Feeds

Serenading mice can sing along if you hum a few bars

Disney didn't lie after all

Secure remote control for conventional and virtual desktops

Neuroboffins are claiming that mice can not only sing, serenading at ultrasonic melodies high above soprano, but they can also change their tune.

Remy from Ratatouille

The study has found certain brain features, associated with human and song-learning birds' brains, that show they may be able to learn new songs from each other.

Scientists have been assuming for the last 60 years that mice don't have any vocal learning traits at all, but Duke uni neurobiologist Erich Jarvis, who ran the study, disagrees.

The boffins put two male mice in a cage with one female to serenade. They tested more than 14 mice and repeated the experiment twice to be sure, but found that the two murines' song converged after seven to eight weeks.

However, the mice may only be singing at the same pitch, a convergence that has been seen in non-vocal learners. It implies that the mice don't actually "learn" to sing at the same pitch.

To learn instead of converge, there are five features associated with brain structure and behaviour that boffins look for. The study used gene expression markers to light up neurones in the motor cortex of the mixes' brains as they sang. It also used an injectable tracer, which mapped the signals from the neurones to the larynx.

The boffins knocked out the song-specific neurones in mice as well by damaging them. Mice with the damaged neurones or deaf mice couldn't keep their songs on pitch or repeat them as consistently.

"Our results show that mice have the five features scientists associate with vocal learning. In mice, they don't exist at the advanced levels found in humans and song-learning birds, but they also are not completely absent as commonly assumed," Jarvis said.

To back up their findings, the researchers are now searching for genes specific to the brain circuits for vocal behaviour, which have so far only been found in songbirds and humans.

The study was published in PLOS One. ®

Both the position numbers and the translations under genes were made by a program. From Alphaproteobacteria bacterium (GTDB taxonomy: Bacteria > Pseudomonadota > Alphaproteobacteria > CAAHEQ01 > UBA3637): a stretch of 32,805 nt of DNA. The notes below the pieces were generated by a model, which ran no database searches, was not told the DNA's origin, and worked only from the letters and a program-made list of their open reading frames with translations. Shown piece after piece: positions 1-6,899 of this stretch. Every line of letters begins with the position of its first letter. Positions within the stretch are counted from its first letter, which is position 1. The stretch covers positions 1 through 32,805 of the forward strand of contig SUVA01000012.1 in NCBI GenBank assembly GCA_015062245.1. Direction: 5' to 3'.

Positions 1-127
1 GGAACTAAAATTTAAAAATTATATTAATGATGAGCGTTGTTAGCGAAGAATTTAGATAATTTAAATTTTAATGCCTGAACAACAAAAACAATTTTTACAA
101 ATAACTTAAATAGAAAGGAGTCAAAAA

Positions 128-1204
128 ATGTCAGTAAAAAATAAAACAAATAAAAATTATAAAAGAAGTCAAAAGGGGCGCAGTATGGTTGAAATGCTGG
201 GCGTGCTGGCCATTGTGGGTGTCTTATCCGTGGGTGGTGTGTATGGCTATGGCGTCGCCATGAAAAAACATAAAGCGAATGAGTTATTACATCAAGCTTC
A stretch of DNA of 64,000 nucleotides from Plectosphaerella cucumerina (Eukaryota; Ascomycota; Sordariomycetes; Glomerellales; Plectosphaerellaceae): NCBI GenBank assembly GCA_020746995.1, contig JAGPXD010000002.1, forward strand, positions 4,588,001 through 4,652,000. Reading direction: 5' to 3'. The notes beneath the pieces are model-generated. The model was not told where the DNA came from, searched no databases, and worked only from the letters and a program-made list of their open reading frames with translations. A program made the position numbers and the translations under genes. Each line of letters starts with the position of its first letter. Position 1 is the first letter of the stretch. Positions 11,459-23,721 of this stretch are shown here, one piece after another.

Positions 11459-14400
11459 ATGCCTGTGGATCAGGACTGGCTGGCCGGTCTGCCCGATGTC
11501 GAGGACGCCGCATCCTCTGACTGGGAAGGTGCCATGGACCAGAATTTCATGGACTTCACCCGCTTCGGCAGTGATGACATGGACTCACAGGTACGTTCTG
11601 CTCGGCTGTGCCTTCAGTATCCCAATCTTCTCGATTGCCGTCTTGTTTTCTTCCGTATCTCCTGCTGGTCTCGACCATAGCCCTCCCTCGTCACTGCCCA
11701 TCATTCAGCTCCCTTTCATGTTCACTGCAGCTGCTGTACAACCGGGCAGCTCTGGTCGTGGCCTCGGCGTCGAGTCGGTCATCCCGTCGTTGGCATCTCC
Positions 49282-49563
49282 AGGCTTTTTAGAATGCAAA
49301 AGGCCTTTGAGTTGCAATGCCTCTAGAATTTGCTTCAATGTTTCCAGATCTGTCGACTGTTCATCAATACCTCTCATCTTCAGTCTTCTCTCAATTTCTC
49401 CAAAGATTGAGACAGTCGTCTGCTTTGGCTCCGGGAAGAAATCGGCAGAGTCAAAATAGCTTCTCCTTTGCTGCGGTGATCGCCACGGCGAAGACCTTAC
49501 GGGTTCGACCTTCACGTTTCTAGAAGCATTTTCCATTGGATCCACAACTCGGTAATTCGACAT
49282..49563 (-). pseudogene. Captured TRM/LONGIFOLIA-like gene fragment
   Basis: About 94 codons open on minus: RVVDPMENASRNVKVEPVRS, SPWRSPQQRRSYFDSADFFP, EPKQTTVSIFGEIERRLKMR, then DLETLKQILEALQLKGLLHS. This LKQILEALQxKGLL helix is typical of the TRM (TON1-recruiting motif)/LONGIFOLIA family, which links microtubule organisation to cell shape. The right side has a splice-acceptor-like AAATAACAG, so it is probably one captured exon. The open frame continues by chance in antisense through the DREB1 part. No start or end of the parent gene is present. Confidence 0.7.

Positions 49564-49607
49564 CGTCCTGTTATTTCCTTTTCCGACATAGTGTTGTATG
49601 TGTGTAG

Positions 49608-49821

Top 5 reasons to deploy VMware with Tegile

More from The Register

next story
Renewable energy 'simply WON'T WORK': Top Google engineers
Windmills, solar, tidal - all a 'false hope', say Stanford PhDs
Bond villains lament as Wicked Lasers withdraw death ray
Want to arm that shark? Better get in there quick
The next big thing in medical science: POO TRANSPLANTS
Your brother's gonna die, kid, unless we can give him your, well ...
SEX BEAST SEALS may be egging each other on to ATTACK PENGUINS
Boffin: 'I think the behaviour is increasing in frequency'
NASA launches new climate model at SC14
75 days of supercomputing later ...
Britain's HUMAN DNA-strewing Moon mission rakes in £200k
3 days, and Kickstarter moves lander 37% nearer takeoff
Simon's says quantum computing will work
Boffins blast algorithm with half a dozen qubits
LIFE, JIM? Comet probot lander found 'ORGANICS' on far-off iceball
That's it for God, then – if Comet 67P has got complex molecules
prev story

Whitepapers

Choosing cloud Backup services
Demystify how you can address your data protection needs in your small- to medium-sized business and select the best online backup service to meet your needs.
Getting started with customer-focused identity management
Learn why identity is a fundamental requirement to digital growth, and how without it there is no way to identify and engage customers in a meaningful way.
5 critical considerations for enterprise cloud backup
Key considerations when evaluating cloud backup solutions to ensure adequate protection security and availability of enterprise data.
High Performance for All
While HPC is not new, it has traditionally been seen as a specialist area – is it now geared up to meet more mainstream requirements?
How to simplify SSL certificate management
Simple steps to take control of SSL certificates across the enterprise, and recommendations centralizing certificate management throughout their lifecycle.